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Author Topic: Sensitive use complaint  (Read 3947 times)

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« on: March 08, 2021, 10:04 »
+1
Let me try to keep this short :
10 years ago, a 19y old woman posed in my studio, signed a MR and got all prints and digitals. 
2 images were (not nude) closeups of her with tears on her cheeks.
Today, her family is mad at her because those crying photos are found in articles about abuse or other sad situations.
She wants the photos removed, but obviously, this is out of my hands.  I can remove them from Shutterstock, but not the photos in use.
Now before you all start telling me to get a lawyer :  THIS IS BELGIUM.  We do NOT go to court, we do not sue eachother, so I don't expect letters from her lawyers.
My question is :  what could I do to make her (or her family) happy?   I don't want to give her money, because I'm sure she'll keep knocking on my door for the next 10 years.  I COULD delete the images on SS etc., but that would not stop the publications that are already out there. 
What else?
This is one of the images :
https://www.dreamstime.com/stock-photo-tears-woman-image22279140


« Reply #1 on: March 08, 2021, 10:12 »
+4
Do not offer her money! You may not use lawyers but they could and they could use that as an admission of having done something wrong or of liability in some way.

I am not a lawyer but personally I think I would delete the photo just to avoid the hassle. There's nothing you can do about the licenses already sold but buyers wont usually reuse photos for new campaigns so they should rapidly see less of it. Most news organisation or magazines etc. will have a subscription to a stock site and its easier to search up something appropriate than digging through old photos on file.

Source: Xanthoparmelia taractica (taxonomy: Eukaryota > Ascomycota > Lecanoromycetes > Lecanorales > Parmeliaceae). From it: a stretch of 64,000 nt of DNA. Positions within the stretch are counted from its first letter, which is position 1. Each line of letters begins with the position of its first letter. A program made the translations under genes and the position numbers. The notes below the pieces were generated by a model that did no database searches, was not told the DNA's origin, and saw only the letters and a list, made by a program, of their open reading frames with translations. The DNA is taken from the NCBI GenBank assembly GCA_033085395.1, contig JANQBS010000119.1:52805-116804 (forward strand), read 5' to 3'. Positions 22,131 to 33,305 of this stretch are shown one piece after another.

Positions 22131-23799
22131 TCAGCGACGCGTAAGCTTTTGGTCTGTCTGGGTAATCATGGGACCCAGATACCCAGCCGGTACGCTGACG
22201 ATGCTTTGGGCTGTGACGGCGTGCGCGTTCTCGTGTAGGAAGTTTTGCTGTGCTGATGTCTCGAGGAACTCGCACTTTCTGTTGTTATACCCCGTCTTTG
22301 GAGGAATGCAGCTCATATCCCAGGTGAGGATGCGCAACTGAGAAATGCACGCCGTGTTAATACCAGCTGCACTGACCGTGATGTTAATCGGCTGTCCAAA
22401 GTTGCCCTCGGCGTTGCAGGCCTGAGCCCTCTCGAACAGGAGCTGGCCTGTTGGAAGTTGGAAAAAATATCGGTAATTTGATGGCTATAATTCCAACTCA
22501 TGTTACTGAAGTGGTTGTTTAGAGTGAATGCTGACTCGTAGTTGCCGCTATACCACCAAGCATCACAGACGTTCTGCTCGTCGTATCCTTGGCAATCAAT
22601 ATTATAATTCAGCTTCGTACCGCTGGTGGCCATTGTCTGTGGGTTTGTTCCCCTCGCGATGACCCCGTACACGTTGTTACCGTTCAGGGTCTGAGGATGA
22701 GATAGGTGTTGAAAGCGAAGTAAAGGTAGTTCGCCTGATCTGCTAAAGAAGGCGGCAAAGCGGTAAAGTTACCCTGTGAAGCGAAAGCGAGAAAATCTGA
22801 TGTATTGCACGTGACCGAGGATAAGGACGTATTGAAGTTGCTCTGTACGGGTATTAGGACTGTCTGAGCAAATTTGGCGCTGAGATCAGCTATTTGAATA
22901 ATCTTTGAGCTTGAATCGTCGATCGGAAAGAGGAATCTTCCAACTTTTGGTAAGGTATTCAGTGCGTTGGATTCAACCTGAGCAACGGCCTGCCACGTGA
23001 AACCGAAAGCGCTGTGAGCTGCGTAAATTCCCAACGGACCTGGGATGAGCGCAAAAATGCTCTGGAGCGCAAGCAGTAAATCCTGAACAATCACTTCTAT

« Reply #2 on: March 08, 2021, 10:21 »
+1
Do not offer her money! You may not use lawyers but they could and they could use that as an admission of having done something wrong or of liability in some way.

I am not a lawyer but personally I think I would delete the photo just to avoid the hassle. There's nothing you can do about the licenses already sold but buyers wont usually reuse photos for new campaigns so they should rapidly see less of it. Most news organisation or magazines etc. will have a subscription to a stock site and its easier to search up something appropriate than digging through old photos on file.


That makes sense, I can tell her that.  And the more I think of it, deleting the images is the least I can do as a gesture of goodwill.
And no, I will absolutely NOT offer her money.

« Reply #3 on: March 08, 2021, 10:29 »
+4
This is a business.  When you sign that model release and get paid, you're supposed to know what you are getting into.  It's like an actor asking movie producer to take him out of the movie he/she appeared in. 

Uncle Pete

  • Great Place by a Great Lake - My Home Port
« Reply #4 on: March 08, 2021, 10:32 »
+2
RF you can expect these photos to be in use for a long time from past licenses. There's no turning back the clock. If they are good photos, nice work, your have the release and claiming a photo of someone crying is  not supposed to look like someone crying is rather absurd. What use can there be, except being unhappy. Death is unhappy, if used for a sad occasion of a funeral home, will these people complain they aren't dead?

You can be as nice as you want, but don't be bullied or threatened into fearing for the future, you did nothing wrong.

Do not offer her money! You may not use lawyers but they could and they could use that as an admission of having done something wrong or of liability in some way.

Especially good advise!

« Reply #5 on: March 08, 2021, 11:16 »